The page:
Nearly five years ago we introduced tree-based recursive NN models for jet physics, which intuitively reflected the sequence of 1-to-2 splittings found in a parton shower. Subsequently, tree-based models like JUNIPR were developed as (probabilistic) generative models that could be used for classification and reweighing. One result that somewhat undermined the narrative of the connection between the inductive bias of the architectures and the underlying physics for this class of tree-based models was that they continued to perform well even if the jet algorithm that was used did not reflect the underlying physics of the parton shower (eg. anti-kT, a simple pT ordering, or a 2d-printer). Later, even simpler models based on DeepSets were introduced that focused on permutation invariance and performed without reference to the underlying showering picture at all. In this talk I’d like to revisit these two forms of inductive bias for models for jets from a new perspective. In particular, I will discuss the expressive power of these network architectures, their connection to the jet clustering algorithm, and make some predictions for experiments that will be conducted over the coming months.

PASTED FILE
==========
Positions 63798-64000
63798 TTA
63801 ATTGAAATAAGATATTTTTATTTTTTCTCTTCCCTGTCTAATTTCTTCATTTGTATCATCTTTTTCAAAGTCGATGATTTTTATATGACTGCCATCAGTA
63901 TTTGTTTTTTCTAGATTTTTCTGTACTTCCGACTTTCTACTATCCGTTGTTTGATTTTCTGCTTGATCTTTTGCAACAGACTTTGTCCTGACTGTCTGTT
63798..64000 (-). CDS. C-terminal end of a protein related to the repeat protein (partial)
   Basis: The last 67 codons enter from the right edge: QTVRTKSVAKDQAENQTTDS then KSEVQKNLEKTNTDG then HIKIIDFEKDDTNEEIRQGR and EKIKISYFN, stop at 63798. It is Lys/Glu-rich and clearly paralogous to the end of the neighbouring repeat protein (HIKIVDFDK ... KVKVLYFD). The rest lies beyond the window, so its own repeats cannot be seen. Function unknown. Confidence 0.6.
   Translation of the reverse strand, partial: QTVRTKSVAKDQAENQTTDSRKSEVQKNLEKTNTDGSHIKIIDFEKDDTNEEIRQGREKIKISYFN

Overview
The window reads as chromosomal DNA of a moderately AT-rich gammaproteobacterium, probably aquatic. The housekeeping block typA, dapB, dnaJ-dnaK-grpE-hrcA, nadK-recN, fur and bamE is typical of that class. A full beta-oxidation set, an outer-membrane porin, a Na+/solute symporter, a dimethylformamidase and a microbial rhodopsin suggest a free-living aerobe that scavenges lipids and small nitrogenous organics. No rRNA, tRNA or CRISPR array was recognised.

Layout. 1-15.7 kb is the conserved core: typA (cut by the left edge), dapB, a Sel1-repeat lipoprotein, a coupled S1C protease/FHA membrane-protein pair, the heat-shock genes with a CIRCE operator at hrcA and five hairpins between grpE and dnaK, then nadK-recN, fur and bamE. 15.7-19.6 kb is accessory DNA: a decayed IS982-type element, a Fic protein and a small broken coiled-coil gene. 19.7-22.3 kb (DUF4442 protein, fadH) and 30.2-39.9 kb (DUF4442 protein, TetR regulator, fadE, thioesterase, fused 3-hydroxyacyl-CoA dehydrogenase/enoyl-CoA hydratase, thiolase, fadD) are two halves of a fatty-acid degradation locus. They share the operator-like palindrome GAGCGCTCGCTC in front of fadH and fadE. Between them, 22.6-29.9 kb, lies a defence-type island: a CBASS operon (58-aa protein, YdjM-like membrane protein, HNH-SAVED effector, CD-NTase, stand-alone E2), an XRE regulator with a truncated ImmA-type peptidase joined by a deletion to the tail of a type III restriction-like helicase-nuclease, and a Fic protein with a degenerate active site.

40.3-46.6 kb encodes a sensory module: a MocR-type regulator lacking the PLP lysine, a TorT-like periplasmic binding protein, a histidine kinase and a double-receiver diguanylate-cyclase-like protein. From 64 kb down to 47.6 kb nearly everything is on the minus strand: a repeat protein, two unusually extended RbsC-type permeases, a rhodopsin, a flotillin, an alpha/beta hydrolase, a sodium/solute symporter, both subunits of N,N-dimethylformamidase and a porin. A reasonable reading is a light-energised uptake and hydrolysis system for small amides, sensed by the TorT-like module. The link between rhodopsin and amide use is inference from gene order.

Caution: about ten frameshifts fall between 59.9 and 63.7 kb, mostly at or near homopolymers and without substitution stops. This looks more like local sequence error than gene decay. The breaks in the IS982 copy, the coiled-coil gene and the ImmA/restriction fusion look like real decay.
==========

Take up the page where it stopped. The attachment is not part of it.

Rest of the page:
|Affiliation||New York University|